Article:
I said: “Anna Jean, I’ve got to see you tonight. I can’t tell you why. I’ve just got to see you.”

  She said: “But, Phil, I told you that I’ve got a date with Harry tonight!”

  Anna Jean was a senior and so was Harry. He was a serious young fellow in the School of Business and Public Administration. Anna Jean didn’t like him much, she told me, but he had the distinct advantage of being a year older instead of two years younger than herself.

  I said: “You wouldn’t spend this last night with him, would you, when you know…”

  Anna Jean was in an hysterical state about something. Perhaps it was only the general tension of Crazy Night. She screamed: “I’ve made a fool of myself long enough over you! If you only knew all the razzing I’ve stood from the girls over here about dating a freshman! Hell, if I didn’t feel like I do about you, Phil, it would be different…”

  “I know how it is, Anna Jean,” I protested sadly, “But I…”

  “Sure, you know how it is! Sure you do!”

  Her voice softened a little. “Listen, Phil, if I can possibly get back from this beer party in time I’ll give you a ring. Of course I wanted to see you tonight if I possibly can. I want to tell you goodbye…”

  “You’re going out on a beer party with him?” I shouted furiously. “Well, go right ahead! Go ahead!”

  I hung up the receiver and went back down to the basement to do a little more solitary drinking.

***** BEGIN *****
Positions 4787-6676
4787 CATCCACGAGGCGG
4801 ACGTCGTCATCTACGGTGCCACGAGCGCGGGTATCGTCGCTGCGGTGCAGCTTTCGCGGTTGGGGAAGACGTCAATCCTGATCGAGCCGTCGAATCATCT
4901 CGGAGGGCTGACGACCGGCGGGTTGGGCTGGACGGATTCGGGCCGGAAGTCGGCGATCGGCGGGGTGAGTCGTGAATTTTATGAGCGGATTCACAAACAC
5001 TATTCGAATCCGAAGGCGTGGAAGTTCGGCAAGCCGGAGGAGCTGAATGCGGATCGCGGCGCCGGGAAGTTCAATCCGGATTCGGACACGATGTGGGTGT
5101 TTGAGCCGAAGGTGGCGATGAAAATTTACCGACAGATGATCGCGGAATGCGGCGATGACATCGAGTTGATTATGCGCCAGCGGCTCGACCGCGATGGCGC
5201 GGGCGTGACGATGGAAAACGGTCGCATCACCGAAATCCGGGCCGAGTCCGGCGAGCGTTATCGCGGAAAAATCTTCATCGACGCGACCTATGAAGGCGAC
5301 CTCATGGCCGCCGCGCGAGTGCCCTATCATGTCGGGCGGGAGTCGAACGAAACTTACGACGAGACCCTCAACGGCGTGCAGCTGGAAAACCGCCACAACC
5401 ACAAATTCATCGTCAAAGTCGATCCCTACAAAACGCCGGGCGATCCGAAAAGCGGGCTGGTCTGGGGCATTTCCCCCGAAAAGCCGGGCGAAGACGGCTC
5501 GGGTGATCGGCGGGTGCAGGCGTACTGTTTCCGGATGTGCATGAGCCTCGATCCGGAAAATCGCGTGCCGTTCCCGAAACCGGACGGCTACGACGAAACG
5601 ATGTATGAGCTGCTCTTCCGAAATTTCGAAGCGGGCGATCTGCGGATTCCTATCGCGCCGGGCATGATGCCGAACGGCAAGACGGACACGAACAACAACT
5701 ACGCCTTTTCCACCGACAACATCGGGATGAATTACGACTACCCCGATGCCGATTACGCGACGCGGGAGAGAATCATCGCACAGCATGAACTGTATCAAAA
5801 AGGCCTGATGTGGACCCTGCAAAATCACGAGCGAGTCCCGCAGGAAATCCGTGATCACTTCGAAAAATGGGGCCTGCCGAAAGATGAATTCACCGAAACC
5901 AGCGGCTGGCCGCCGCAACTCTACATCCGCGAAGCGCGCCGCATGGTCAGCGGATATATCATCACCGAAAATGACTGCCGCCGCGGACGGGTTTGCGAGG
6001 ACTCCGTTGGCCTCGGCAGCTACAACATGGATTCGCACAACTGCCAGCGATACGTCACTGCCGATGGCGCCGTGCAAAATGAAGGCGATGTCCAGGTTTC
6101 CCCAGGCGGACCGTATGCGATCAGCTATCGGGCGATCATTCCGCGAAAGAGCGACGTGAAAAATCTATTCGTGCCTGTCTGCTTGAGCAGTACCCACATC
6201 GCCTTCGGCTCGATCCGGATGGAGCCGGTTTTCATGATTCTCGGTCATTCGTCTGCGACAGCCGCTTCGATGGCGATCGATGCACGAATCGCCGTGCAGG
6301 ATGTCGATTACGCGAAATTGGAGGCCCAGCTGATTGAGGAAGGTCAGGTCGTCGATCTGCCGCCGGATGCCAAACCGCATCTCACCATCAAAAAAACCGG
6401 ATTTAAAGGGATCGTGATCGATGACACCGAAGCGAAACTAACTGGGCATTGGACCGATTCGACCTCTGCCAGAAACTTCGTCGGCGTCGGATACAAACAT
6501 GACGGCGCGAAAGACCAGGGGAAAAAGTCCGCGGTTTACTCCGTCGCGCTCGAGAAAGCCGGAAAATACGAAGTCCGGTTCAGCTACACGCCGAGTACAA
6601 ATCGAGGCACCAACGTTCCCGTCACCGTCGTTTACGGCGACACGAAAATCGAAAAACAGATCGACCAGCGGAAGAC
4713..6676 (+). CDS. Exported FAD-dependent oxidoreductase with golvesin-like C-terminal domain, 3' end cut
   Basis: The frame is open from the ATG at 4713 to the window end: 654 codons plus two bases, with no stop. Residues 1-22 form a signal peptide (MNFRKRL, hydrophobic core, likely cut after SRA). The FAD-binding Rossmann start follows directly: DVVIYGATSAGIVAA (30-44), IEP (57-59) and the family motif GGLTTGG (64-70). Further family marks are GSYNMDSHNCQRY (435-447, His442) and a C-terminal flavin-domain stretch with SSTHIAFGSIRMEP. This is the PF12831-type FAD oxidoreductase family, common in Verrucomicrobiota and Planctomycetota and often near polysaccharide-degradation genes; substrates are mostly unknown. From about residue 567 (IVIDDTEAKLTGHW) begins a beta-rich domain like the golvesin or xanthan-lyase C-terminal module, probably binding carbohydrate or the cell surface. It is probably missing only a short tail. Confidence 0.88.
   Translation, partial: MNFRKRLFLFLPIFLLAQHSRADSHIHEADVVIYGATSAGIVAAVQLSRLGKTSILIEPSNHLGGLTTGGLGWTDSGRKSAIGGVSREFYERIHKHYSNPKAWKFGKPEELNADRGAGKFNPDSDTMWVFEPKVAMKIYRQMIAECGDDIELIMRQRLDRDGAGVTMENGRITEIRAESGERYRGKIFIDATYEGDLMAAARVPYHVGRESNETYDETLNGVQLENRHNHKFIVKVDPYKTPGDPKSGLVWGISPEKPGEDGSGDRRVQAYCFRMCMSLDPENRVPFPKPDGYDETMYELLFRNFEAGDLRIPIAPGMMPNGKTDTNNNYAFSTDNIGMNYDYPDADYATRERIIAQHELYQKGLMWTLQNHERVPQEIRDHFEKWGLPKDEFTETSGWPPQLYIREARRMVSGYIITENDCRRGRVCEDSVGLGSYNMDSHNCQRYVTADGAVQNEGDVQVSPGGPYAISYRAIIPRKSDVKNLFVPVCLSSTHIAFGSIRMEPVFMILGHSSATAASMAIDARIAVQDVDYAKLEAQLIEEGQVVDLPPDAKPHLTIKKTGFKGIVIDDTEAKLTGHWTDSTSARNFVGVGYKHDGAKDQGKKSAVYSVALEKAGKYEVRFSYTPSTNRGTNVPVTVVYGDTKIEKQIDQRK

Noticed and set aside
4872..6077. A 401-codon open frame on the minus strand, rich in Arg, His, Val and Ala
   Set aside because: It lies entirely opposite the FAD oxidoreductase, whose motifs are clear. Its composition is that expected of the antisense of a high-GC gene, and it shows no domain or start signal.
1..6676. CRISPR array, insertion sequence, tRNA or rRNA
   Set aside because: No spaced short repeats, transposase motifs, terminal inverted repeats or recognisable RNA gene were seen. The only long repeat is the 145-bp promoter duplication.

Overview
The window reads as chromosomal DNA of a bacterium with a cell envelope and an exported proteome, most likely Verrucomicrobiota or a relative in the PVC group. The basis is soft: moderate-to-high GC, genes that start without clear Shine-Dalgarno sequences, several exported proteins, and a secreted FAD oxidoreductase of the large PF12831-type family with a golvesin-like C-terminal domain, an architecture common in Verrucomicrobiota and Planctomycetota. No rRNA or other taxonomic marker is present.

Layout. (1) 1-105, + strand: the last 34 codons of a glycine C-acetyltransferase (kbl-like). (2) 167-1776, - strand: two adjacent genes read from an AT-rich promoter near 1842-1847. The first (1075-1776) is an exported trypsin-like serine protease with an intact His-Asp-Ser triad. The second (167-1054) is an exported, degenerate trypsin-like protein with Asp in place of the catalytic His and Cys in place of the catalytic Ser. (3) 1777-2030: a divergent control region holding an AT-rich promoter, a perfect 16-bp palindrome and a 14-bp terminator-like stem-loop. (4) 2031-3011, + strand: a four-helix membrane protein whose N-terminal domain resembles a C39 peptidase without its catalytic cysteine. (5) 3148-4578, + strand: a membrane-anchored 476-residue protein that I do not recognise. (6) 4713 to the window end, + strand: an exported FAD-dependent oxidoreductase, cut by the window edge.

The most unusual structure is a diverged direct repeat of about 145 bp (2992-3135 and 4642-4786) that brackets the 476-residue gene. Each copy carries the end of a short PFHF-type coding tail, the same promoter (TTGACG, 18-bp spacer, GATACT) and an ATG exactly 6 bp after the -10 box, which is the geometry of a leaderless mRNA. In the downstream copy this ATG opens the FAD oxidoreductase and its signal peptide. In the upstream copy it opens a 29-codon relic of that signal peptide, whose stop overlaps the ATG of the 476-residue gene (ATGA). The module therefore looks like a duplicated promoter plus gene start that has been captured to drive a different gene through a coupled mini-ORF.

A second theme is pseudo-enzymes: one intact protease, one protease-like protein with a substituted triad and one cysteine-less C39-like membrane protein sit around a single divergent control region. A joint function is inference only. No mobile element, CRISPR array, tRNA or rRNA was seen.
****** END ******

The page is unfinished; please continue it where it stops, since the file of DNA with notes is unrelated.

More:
Our house-mother, Mrs. Fox, was stone deaf and everyone at the head table had shouted his head off during dinner in an effort to convince her that it would be perfectly safe to let us spend the year’s last night unchaperoned. We had finally gotten her off on the evening train.

  “You’ll be good boys?” she had begged from the train window as the train pulled out, and our house-president, smiling and waving his hat, had called back to her:

  “Thank God old Foxey’s gone!”

  That was just an hour ago. It was now eight o’clock. But already Crazy Night was beginning to hit its usual stride. There was a barrel of beer at each end of the basement and a tub of ice, soda, and ginger-ale in the middle. The floor had been waxed for dancing. We had brought the radio-victrola down from the parlor and there were already some girls in the basement, most of them well on the way.

  I looked around and wondered what to do with myself. At the back of my head there was a black cloud of incipient terror. Here I was at loose ends. School was the loom on which I had woven my life so far, and now I believed that loom to be destroyed.

  The beer was green. Two glasses made me feel rather sick. But I determinedly filled up a third.

  Charlie came up to me and said: “Have you heard about the big shipment of broads from Saint Joe? Yeah, a whole car-load of them just came in for Crazy Night! They’re down at the Lion’s Head Tavern and Buck says we can bring a couple out to the House if we keep it on the Q.T. The Delts and the Sigmas already have three of them operating at their Houses, and the Alphas have gone to get theirs. We’d better hurry or they’ll all be taken…”

  I said: “Good Lord, I never heard of anything so rotten! Buck was drunk or he’d never’ve said you could do it! Even if it is Crazy Night the Dean’d have us padlocked all next year if he found out a thing like that!”

  Then I remembered that next year I wouldn’t be here. I would be God knows where! So I shrugged my shoulders and started drinking down the third glass of green beer though my stomach was already shaking itself just like a wet cat.